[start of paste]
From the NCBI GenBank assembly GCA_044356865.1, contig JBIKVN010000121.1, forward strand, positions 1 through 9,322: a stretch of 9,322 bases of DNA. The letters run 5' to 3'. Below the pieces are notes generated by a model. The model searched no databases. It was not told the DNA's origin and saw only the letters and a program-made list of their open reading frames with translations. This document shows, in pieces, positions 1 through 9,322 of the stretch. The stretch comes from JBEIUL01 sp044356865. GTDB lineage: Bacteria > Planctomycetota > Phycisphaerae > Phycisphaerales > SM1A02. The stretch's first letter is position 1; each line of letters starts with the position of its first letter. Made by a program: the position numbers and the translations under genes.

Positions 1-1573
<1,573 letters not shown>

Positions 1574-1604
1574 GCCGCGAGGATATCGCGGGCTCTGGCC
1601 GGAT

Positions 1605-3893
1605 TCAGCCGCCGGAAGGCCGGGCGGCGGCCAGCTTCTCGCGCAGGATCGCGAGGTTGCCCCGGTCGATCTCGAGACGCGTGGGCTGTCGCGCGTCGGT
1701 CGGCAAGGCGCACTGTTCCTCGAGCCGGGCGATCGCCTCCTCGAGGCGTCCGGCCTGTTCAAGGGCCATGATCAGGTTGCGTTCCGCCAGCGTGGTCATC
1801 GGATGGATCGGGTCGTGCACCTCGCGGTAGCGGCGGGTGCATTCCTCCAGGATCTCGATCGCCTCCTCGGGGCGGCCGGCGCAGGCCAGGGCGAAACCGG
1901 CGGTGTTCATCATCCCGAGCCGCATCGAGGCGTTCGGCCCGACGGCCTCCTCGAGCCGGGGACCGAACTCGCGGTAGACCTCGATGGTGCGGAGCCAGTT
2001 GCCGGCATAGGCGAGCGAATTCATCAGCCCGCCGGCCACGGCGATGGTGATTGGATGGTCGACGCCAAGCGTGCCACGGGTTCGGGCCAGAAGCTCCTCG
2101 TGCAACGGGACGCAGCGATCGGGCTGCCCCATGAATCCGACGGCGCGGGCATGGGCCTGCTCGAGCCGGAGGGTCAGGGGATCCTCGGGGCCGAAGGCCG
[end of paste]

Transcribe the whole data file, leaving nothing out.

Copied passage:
From the NCBI GenBank assembly GCA_044356865.1, contig JBIKVN010000121.1, forward strand, positions 1 through 9,322: a stretch of 9,322 bases of DNA. The letters run 5' to 3'. Below the pieces are notes generated by a model. The model searched no databases. It was not told the DNA's origin and saw only the letters and a program-made list of their open reading frames with translations. This document shows, in pieces, positions 1 through 9,322 of the stretch. The stretch comes from JBEIUL01 sp044356865. GTDB lineage: Bacteria > Planctomycetota > Phycisphaerae > Phycisphaerales > SM1A02. The stretch's first letter is position 1; each line of letters starts with the position of its first letter. Made by a program: the position numbers and the translations under genes.

Positions 1-1573
<1,573 letters not shown>

Positions 1574-1604
1574 GCCGCGAGGATATCGCGGGCTCTGGCC
1601 GGAT

Positions 1605-3893
1605 TCAGCCGCCGGAAGGCCGGGCGGCGGCCAGCTTCTCGCGCAGGATCGCGAGGTTGCCCCGGTCGATCTCGAGACGCGTGGGCTGTCGCGCGTCGGT
1701 CGGCAAGGCGCACTGTTCCTCGAGCCGGGCGATCGCCTCCTCGAGGCGTCCGGCCTGTTCAAGGGCCATGATCAGGTTGCGTTCCGCCAGCGTGGTCATC
1801 GGATGGATCGGGTCGTGCACCTCGCGGTAGCGGCGGGTGCATTCCTCCAGGATCTCGATCGCCTCCTCGGGGCGGCCGGCGCAGGCCAGGGCGAAACCGG
1901 CGGTGTTCATCATCCCGAGCCGCATCGAGGCGTTCGGCCCGACGGCCTCCTCGAGCCGGGGACCGAACTCGCGGTAGACCTCGATGGTGCGGAGCCAGTT
2001 GCCGGCATAGGCGAGCGAATTCATCAGCCCGCCGGCCACGGCGATGGTGATTGGATGGTCGACGCCAAGCGTGCCACGGGTTCGGGCCAGAAGCTCCTCG
2101 TGCAACGGGACGCAGCGATCGGGCTGCCCCATGAATCCGACGGCGCGGGCATGGGCCTGCTCGAGCCGGAGGGTCAGGGGATCCTCGGGGCCGAAGGCCG